A Phone App for CPR

screen shot of iPhone American Heart Association Hands-Only CPR appDid you know there is a phone app that can help you do CPR? Now, if I suddenly collapsed and my heart stopped beating, I’d want whoever was nearby to immediately leap into action, not whip out a cell phone to figure out what to do. But the app, which I just downloaded on my phone, was developed by the American Heart Association for its Hands-Only CPR campaign and it’s quite helpful.

Take a look at the image of the app on the left of the page. At the bottom are links to instructions, a video, and additional resources — all things to look at ahead of time.

At the top are tools you can use in the heat of the moment. Hit #1 and it will automatically dial 911, which is the first thing you need to do if someone collapses and is unresponsive. Hit #2 and you can do CPR right along with the animated demonstration.

The Hands-Only CPR app is free and currently available for the iPhone, Android, and Palm Pre phones. It’s coming soon for Blackberry.

Amelia Santos, marketing intern for Maine Red Claws, learns Hands-Only CPR

Amelia Santos learns Hands-Only CPR at the Healthcare EXPO

I learned about the app at the Healthcare EXPO MaineToday Media and Harvard Pilgrim sponsored this past weekend. The Maine Chapter of the American Heart Association (AHA) had a table and I stopped to watch Amelia Santos, an intern with the Maine Red Claws, learn how to do Hands-Only CPR.

The Heart Association developed the technique to make it easy for anyone to do CPR on an adult. Katie Rooks, the Maine Chapter’s Director of Corporate Events told me if an adult suddenly collapses and is unresponsive, 99 percent of the time his/her heart has stopped. The critical first step is that you or someone who is with you must immediately call 911. The next step is equally important. You need to start chest compressions immediately. Push hard and push fast is the AHA’s mantra. By push hard Katie says down about 2 inches — you need to get through the rib cage, which is there to protect the heart. Fast is 100 beats a minute. If you know Stayin’ Alive by the Bee Gees, hum it — that’s the correct beat.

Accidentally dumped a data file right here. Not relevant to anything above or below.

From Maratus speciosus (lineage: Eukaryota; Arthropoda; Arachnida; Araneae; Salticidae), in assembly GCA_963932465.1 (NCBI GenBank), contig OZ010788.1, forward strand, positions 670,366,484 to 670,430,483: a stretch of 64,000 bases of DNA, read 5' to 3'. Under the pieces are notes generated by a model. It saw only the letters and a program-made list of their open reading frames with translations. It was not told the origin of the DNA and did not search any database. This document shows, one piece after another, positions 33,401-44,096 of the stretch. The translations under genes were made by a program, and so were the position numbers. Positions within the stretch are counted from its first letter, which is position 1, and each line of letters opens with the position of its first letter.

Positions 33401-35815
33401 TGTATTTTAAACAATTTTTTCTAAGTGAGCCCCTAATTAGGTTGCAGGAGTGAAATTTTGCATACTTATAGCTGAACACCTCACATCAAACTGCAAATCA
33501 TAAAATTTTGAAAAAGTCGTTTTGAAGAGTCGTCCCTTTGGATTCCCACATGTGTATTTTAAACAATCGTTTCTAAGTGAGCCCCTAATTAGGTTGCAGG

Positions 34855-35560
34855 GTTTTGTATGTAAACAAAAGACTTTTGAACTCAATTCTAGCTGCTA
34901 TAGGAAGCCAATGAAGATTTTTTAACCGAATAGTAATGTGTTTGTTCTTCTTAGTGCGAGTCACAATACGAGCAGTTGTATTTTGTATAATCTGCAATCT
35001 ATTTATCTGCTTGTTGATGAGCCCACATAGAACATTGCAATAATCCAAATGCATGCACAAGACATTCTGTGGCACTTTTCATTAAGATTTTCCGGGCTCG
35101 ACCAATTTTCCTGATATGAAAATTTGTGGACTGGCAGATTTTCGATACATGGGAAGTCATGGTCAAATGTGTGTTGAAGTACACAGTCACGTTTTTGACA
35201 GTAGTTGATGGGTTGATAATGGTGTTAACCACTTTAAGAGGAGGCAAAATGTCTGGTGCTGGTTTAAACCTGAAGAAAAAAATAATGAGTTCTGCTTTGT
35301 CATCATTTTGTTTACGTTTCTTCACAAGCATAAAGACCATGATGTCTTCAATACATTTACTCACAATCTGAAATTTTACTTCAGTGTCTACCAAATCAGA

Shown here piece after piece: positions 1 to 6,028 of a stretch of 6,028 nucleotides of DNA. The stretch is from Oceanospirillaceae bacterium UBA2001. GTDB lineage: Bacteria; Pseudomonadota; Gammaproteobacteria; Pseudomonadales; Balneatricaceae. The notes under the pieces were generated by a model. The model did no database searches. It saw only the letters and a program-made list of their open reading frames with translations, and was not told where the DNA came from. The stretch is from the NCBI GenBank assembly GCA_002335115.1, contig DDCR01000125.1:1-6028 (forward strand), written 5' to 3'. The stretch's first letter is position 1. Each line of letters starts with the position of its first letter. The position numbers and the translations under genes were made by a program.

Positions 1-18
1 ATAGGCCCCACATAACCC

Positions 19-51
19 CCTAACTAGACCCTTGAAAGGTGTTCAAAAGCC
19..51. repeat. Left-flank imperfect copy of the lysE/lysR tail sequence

Katie explained why compressing the chest is so important: “You’re literally pumping that person’s heart, that’s the whole point of CPR — to press on the heart. That’s going to make the blood flow through the body from head to toe — the whole body. What you’re doing is circulating the oxygen and there is a ton of oxygen in the blood. That oxygen is going to keep the organs and the brain alive until someone gets a defibrillator, which is going to deliver a shock and hopefully, will start that heart up again. If you just wait for the ambulance to get there and don’t do CPR, there will already be damage to the brain and organs. It’s much more difficult to revive the person and if you do, there can be some long-term damage.”

It is not appropriate for infants and children up to age 8 or adults who nearly drown or who heart has stopped because of a respiratory problem. In those cases, conventional CPR, which includes mouth-to-mouth breathing, needs to be done.

Hundreds of thousands of people die every year because, for a variety of reasons, their heart suddenly stops beating. The American Heart Association says one of the main reasons is no one at the scene does anything to help — fewer than one-third of victims get CPR from bystanders. Because getting help within a few minutes is the key to survival, the Heart Association developed Hands-Only CPR, which is easy to remember and easy to do. Take a few minutes to learn how it’s done. Get the phone app and learn the basics or find  more information on the Hands-Only CPR website. And if you happen to be a bystander when someone suddenly collapses, please don’t just stand there wringing your hands — call 911 and start pushing.